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There appear to be two common ways of running an external executable from C in unix, the

system()

call and

pid = fork()
switch(pid)
//switch statement based on return value of pid, 
//one branch of which will include and exec() command

Is there any reason to prefer a fork/exec over system in the case where they are functionally equivalent (parent process waits for child to finish, no complex information is returned from child)?.

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4 Answers

up vote 8 down vote accepted

system executes a command-interpreter, i.e. a shell, which (a) is slower than a direct fork/exec, (b) may behave differently on different systems and (c) is a potential security hazard if you pass it a string from an untrusted source. Also, system waits for the child process to exit, while you might want it to run concurrently with the parent process.

More in general, the low-level fork/exec gives you additional control: before or in between the two operations, you might want to chdir, open pipes, close file descriptors, set up shared memory, etc.

(By different systems, I don't mean Windows vs. Unix (as Windows doesn't even have fork): I'm talking Red Hat Linux vs. Ubuntu. The former uses Bash to execute what is passed to system, the latter a lightweight POSIX-compatible shell.)

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fork() creates a new process. If you don't need to do that, just use system() (or popen()). You might want a second process to achieve parallelism, or for finer-grained control over the job, but often you just don't care for that if the job is meant to be synchronous.

On the other hand, I find that 95% of uses of system() are unnecessary or would somehow be better off done another way (e.g. using zlib instead of system("gzip")). So maybe the best answer is to use neither!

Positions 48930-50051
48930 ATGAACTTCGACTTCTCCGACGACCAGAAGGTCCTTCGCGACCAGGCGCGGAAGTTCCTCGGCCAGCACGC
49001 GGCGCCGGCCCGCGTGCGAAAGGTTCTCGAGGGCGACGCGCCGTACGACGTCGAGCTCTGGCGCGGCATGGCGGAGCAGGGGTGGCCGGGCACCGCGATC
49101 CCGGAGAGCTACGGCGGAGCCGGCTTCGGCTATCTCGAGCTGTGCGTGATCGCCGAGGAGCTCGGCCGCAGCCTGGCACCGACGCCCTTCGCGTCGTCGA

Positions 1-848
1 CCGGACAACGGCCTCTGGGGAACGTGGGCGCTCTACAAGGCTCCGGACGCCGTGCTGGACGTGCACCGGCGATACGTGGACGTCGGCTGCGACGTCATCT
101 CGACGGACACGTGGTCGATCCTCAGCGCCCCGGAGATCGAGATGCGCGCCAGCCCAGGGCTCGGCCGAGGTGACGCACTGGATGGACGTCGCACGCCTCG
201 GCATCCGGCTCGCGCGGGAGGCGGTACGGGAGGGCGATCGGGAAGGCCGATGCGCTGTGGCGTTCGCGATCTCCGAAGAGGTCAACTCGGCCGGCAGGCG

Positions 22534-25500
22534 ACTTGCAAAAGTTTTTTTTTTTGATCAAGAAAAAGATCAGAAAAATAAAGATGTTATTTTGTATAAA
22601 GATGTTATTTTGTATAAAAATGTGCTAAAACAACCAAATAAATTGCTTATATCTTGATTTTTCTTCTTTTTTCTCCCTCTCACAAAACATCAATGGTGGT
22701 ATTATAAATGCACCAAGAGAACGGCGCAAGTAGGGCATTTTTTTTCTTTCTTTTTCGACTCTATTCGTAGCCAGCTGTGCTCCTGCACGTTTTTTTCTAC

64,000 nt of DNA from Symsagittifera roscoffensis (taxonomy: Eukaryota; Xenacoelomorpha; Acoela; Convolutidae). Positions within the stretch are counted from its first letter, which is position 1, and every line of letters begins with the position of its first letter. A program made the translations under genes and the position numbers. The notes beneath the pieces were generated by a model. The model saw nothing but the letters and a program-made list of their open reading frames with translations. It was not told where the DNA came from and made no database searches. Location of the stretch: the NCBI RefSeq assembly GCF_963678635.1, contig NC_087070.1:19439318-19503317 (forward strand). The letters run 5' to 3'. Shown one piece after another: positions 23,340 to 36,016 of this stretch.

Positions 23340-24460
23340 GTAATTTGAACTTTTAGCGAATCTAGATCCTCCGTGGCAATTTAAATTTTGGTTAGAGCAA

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in this case it's a custom tool built by someone else, so I've either got to refactor their code into a library, call it via sys or exec, or copy over a chunk of the source into my own binaries. It's a tricky choice between speed of implementation maintainability. –  Sparky Feb 12 '13 at 11:55
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Just for completeness, there is one more choice: use a higher-level language like Python to invoke this third-party tool and also serve as the "main()" for your own code. That is, expose your own logic as a library or executable, and use a script of some sort to connect the pieces together, rather than shelling out from C. Food for thought. –  John Zwinck Feb 12 '13 at 12:02
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Going via system() additionally invokes a shell process, which might not be what you want.

Also the calling process is notified only when such shell dies not when the actual process run by the shell died.

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system() will type out the command and execute it like a user would have typed out. i mostly saw it like system("pause"); system("cls");

But if you need to control the child process, you want to fork.

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system("pause"); is a disease! It's like the most inefficient way to make your program wait for the user to type something. –  John Zwinck Feb 12 '13 at 10:48
    
@JohnZwinck it was good enough for college :) was usually there to make the console 'stay there' when the program is about to exit. –  Shark Feb 12 '13 at 10:52
    
Next time, try something like cin >> dummy; (or scanf()). And don't think that work has higher standards than school! –  John Zwinck Feb 12 '13 at 10:54
    
system("pause") is never needed on Unix systems, so this is irrelevant to the question. –  larsmans Feb 12 '13 at 11:00
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